Samsung Galaxy Watch Ultra, have we met before?

Is it wrong that the Galaxy Watch Ultra looks eerily similar to the Apple Watch Ultra? I don't think so.

EMBARGO 2PM BST 10/07/2024: Samsung Galaxy Unpacked 2024 official images
(Image credit: Samsung)

As is very sadly the case these days, every intricate detail about the new Samsung Galaxy Watch Ultra has been leaked ahead of its launch. If you’ve been following the news as closely as I did, you might have noticed that the new rugged wearable bears a striking resemblance to Apple’s top watch, the Watch Ultra.

For a long time, I thought the leaks were wrong. Surely, Samsung wouldn’t name its new top-tier wearable exactly the same as Apple? The naming convention is intriguing, to say the least, echoing Apple's rugged watch branding.

Things don’t stop there, either. Many of the Galaxy Watch Ultra’s specs are carbon-copy of Apple’s. From 3,000 nits maximum brightness to the operating altitude of -500 to 9,000 metres, it feels like Samsung’s designers were on a mission to mimic the Apple Watch Ultra 2’s every feature to the letter.

Of course, it’s very possible (likely, even) that Samsung went with what’s technically achievable at the moment, which happens to coincide with the specs of the Apple Watch Ultra. After all, who needs a broader operating altitude than 9,000m? The top of the Himalayas is 8,849 metres.

Tech specs are one thing; physical attributes are another. Adding another, customisable button to the Galaxy Watch Ultra is also reminiscent of the Apple Watch Ultra. The button's positioning is different, though—it’s above the watch crown, whereas on the Apple Watch Ultra, it’s on the other side of the case.

I guess there will always be so much room on a watch to add buttons. Also, you don’t necessarily want to go down the Garmin watch route, having five physical buttons. Yet, it’s hard not to see the influence of the Apple Watch Ultra on the Samsung Galaxy Watch Ultra’s design.

One area where the Galaxy Watch Ultra truly shines is its battery life, surpassing that of Apple’s wearable. Mainline Galaxy Watches already outlasted most Apple Watches, but the new Ultra takes it to a whole new level with its up to 100-hour maximum battery life in battery-saver mode, a feat that is sure to impress and satisfy users.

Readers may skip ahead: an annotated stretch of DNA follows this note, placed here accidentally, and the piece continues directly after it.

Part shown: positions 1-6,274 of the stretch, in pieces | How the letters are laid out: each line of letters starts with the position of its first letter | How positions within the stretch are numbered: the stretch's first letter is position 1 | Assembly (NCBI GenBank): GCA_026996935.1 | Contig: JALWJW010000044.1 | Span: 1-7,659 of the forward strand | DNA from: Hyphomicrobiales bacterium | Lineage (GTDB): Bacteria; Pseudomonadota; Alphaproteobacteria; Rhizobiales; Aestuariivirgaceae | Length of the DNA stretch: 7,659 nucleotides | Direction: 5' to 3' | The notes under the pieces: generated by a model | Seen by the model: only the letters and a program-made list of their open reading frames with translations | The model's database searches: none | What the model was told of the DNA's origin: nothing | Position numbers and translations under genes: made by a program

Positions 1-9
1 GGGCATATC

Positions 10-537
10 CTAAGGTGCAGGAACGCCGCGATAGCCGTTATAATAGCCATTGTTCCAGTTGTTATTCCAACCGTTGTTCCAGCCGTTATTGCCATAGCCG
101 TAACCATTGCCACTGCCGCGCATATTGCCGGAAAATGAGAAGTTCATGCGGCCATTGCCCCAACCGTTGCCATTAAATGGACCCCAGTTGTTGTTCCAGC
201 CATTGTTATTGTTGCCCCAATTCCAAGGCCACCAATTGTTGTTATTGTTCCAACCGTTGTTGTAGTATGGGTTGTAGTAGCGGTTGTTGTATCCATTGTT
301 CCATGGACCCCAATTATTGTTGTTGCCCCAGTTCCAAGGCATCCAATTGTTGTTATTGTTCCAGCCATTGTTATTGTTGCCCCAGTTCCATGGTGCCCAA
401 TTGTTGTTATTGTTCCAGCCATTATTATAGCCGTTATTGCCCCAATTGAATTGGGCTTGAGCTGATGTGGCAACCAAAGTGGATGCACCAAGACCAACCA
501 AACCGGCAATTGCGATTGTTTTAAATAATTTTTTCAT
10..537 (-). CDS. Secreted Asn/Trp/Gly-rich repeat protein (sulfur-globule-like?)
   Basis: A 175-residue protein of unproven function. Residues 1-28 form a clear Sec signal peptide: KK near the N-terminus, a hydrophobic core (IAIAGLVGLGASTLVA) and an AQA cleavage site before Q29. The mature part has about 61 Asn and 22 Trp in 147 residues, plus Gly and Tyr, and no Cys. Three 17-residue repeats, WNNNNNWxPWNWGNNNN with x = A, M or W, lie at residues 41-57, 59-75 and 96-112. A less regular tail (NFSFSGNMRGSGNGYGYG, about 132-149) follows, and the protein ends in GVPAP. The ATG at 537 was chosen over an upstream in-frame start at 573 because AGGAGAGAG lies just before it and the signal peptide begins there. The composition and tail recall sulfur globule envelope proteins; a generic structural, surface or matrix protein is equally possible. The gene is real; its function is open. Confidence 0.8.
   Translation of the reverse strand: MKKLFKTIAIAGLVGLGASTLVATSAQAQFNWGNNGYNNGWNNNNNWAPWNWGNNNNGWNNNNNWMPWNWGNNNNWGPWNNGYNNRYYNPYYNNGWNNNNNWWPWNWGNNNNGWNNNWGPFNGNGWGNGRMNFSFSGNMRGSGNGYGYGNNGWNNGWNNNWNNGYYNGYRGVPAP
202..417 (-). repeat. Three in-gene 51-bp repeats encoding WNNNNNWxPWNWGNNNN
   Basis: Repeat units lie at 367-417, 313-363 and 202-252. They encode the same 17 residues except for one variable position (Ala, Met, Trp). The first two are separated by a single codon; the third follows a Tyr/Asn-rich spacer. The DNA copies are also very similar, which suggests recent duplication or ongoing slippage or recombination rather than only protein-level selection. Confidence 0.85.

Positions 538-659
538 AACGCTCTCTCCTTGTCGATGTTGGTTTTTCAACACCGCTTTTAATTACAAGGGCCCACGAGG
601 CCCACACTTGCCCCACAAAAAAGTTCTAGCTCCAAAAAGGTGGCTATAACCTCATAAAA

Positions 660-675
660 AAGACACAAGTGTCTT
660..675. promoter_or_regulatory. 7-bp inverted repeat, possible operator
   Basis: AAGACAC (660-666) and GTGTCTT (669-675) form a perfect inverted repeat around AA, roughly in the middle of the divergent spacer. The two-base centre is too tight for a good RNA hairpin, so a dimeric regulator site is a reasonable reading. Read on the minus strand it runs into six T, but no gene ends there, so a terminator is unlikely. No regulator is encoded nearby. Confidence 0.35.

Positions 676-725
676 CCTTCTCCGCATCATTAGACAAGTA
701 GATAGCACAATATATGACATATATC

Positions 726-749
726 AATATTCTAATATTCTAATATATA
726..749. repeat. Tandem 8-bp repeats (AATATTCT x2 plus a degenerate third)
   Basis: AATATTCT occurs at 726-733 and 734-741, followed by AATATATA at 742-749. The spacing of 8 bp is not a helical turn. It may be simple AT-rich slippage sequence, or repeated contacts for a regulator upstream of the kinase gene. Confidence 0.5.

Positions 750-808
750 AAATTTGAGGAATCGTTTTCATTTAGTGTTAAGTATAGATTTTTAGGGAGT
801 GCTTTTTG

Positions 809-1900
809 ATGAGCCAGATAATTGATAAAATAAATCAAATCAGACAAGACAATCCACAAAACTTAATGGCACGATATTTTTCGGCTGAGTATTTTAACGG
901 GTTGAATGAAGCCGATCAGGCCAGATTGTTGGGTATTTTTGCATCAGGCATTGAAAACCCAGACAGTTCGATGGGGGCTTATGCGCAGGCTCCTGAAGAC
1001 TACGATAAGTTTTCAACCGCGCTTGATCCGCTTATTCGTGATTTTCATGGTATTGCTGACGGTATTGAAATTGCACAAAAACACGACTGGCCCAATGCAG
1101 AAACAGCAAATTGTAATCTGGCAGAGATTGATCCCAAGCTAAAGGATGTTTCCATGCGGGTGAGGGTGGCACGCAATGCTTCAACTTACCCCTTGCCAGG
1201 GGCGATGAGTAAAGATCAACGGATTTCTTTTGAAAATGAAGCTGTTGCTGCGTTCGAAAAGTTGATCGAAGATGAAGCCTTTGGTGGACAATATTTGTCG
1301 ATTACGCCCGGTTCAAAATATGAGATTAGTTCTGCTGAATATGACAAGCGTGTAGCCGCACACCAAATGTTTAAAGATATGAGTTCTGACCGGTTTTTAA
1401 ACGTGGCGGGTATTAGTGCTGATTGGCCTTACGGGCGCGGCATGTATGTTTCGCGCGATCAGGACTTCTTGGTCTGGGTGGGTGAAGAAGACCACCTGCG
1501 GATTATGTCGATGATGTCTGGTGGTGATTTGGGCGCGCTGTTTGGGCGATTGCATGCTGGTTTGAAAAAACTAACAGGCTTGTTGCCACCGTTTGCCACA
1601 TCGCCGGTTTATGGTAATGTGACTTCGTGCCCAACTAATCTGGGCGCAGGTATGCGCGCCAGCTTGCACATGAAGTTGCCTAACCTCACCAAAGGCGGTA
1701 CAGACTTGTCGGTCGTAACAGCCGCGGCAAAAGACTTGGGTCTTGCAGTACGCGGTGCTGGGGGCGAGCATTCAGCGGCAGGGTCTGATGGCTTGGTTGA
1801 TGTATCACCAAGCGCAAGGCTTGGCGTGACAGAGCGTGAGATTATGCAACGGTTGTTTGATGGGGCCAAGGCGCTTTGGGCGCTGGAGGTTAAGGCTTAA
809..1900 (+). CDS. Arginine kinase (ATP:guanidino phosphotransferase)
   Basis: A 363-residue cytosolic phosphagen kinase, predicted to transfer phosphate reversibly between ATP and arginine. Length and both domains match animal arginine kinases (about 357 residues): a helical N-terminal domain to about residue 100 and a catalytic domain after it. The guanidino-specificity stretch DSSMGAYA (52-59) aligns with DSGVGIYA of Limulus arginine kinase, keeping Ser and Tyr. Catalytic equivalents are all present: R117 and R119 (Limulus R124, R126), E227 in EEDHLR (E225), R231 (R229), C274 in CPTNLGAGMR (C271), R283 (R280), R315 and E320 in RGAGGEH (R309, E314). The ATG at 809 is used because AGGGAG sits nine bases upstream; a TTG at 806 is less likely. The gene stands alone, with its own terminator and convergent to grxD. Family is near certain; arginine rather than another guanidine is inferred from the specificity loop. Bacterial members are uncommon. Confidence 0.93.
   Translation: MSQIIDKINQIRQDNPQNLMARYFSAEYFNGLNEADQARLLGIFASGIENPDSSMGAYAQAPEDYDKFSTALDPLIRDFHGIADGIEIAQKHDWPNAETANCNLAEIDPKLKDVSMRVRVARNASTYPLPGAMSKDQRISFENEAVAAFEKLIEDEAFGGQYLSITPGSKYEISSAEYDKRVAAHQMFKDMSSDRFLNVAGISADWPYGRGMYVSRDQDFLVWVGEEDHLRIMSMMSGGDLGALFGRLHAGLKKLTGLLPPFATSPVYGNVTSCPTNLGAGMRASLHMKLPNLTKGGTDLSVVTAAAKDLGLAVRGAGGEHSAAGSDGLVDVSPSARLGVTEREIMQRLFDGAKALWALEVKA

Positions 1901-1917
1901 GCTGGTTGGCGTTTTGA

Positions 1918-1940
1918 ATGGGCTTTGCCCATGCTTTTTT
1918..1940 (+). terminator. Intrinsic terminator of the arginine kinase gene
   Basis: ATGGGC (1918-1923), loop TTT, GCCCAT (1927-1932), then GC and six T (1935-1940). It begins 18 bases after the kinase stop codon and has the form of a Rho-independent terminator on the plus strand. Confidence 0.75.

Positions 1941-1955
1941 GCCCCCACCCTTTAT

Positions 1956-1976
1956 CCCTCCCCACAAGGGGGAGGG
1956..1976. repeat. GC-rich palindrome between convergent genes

Another key difference is the Galaxy Watch Ultra’s workout prowess. Samsung seems to be taking the multisport watch route rather than Apple’s outdoor watch approach, which makes sense for the South Korean company.

The Galaxy Watch Ultra can not only track triathlons without button pressing, but it will also be able to estimate functional threshold power for cyclists when coupled with a power meter. FTP is not a beginner metric, so clearly, Samsung is after the hard-core athletes with the new watch.

The main question to ask: is it an issue that the Galaxy Watch Ultra is so similar to the Apple Watch Ultra? If I were a Samsung user, I would be absolutely thrilled to start using the new watch.

Knowing full well how seamlessly Samsung’s smartwatches integrate with their smartphones, it’s an exciting prospect to have a rugged wearable added to the tech arsenal.

We have to wait and see how the watch performs under real-life circumstances. I’ll be the first one in the queue to get my Ultra on 24 July, though, that’s for sure.

Matt Kollat
Section Editor | Active

Matt Kollat is a journalist and content creator who works for and its magazine counterpart as an Active Editor. His areas of expertise include wearables, drones, fitness equipment, nutrition and outdoor gear. He joined T3 in 2019. His byline appears in several publications, including Techradar and Fit&Well, and more. Matt also collaborated with other content creators (e.g. Garage Gym Reviews) and judged many awards, such as the European Specialist Sports Nutrition Alliance's ESSNawards. When he isn't working out, running or cycling, you'll find him roaming the countryside and trying out new podcasting and content creation equipment.